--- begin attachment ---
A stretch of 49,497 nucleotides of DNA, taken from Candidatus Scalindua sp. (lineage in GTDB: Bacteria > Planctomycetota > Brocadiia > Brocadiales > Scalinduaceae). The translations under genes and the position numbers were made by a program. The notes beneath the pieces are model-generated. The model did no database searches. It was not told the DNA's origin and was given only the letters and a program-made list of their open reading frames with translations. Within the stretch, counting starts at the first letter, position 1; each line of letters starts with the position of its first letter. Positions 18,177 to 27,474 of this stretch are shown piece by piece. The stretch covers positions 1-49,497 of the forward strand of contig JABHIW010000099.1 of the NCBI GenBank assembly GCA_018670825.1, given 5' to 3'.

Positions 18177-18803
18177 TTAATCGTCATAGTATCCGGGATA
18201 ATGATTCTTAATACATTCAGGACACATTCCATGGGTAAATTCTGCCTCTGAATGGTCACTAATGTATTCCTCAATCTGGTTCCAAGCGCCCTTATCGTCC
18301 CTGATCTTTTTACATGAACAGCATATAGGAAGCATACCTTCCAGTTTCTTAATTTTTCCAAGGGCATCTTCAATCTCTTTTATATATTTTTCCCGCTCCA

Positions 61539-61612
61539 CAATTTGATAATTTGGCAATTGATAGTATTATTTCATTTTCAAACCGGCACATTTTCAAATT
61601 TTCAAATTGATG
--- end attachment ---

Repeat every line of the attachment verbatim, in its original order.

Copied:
A stretch of 49,497 nucleotides of DNA, taken from Candidatus Scalindua sp. (lineage in GTDB: Bacteria > Planctomycetota > Brocadiia > Brocadiales > Scalinduaceae). The translations under genes and the position numbers were made by a program. The notes beneath the pieces are model-generated. The model did no database searches. It was not told the DNA's origin and was given only the letters and a program-made list of their open reading frames with translations. Within the stretch, counting starts at the first letter, position 1; each line of letters starts with the position of its first letter. Positions 18,177 to 27,474 of this stretch are shown piece by piece. The stretch covers positions 1-49,497 of the forward strand of contig JABHIW010000099.1 of the NCBI GenBank assembly GCA_018670825.1, given 5' to 3'.

Positions 18177-18803
18177 TTAATCGTCATAGTATCCGGGATA
18201 ATGATTCTTAATACATTCAGGACACATTCCATGGGTAAATTCTGCCTCTGAATGGTCACTAATGTATTCCTCAATCTGGTTCCAAGCGCCCTTATCGTCC
18301 CTGATCTTTTTACATGAACAGCATATAGGAAGCATACCTTCCAGTTTCTTAATTTTTCCAAGGGCATCTTCAATCTCTTTTATATATTTTTCCCGCTCCA

Positions 61539-61612
61539 CAATTTGATAATTTGGCAATTGATAGTATTATTTCATTTTCAAACCGGCACATTTTCAAATT
61601 TTCAAATTGATG